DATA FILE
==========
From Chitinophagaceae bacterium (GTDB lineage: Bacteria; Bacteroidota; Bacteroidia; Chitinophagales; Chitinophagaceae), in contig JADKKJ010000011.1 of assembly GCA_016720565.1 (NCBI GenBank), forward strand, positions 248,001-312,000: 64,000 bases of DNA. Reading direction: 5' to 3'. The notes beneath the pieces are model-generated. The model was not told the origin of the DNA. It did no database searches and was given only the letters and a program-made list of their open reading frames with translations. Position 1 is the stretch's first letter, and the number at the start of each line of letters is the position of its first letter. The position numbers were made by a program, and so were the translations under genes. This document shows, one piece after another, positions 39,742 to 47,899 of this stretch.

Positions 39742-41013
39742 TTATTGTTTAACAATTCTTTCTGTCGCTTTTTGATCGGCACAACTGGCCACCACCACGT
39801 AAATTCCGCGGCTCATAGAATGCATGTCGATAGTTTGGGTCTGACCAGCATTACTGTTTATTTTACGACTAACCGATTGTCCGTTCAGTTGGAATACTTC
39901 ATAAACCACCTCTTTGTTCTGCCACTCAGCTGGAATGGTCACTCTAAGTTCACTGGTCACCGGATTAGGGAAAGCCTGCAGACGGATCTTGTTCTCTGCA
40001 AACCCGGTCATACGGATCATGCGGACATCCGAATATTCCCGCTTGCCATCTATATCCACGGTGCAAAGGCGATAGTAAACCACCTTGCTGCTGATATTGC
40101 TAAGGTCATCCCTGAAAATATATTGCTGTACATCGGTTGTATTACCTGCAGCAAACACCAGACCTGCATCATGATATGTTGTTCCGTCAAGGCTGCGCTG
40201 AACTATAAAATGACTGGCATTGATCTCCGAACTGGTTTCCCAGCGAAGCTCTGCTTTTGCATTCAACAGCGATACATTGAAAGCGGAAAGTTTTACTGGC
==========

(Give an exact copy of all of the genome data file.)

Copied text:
From Chitinophagaceae bacterium (GTDB lineage: Bacteria; Bacteroidota; Bacteroidia; Chitinophagales; Chitinophagaceae), in contig JADKKJ010000011.1 of assembly GCA_016720565.1 (NCBI GenBank), forward strand, positions 248,001-312,000: 64,000 bases of DNA. Reading direction: 5' to 3'. The notes beneath the pieces are model-generated. The model was not told the origin of the DNA. It did no database searches and was given only the letters and a program-made list of their open reading frames with translations. Position 1 is the stretch's first letter, and the number at the start of each line of letters is the position of its first letter. The position numbers were made by a program, and so were the translations under genes. This document shows, one piece after another, positions 39,742 to 47,899 of this stretch.

Positions 39742-41013
39742 TTATTGTTTAACAATTCTTTCTGTCGCTTTTTGATCGGCACAACTGGCCACCACCACGT
39801 AAATTCCGCGGCTCATAGAATGCATGTCGATAGTTTGGGTCTGACCAGCATTACTGTTTATTTTACGACTAACCGATTGTCCGTTCAGTTGGAATACTTC
39901 ATAAACCACCTCTTTGTTCTGCCACTCAGCTGGAATGGTCACTCTAAGTTCACTGGTCACCGGATTAGGGAAAGCCTGCAGACGGATCTTGTTCTCTGCA
40001 AACCCGGTCATACGGATCATGCGGACATCCGAATATTCCCGCTTGCCATCTATATCCACGGTGCAAAGGCGATAGTAAACCACCTTGCTGCTGATATTGC
40101 TAAGGTCATCCCTGAAAATATATTGCTGTACATCGGTTGTATTACCTGCAGCAAACACCAGACCTGCATCATGATATGTTGTTCCGTCAAGGCTGCGCTG
40201 AACTATAAAATGACTGGCATTGATCTCCGAACTGGTTTCCCAGCGAAGCTCTGCTTTTGCATTCAACAGCGATACATTGAAAGCGGAAAGTTTTACTGGC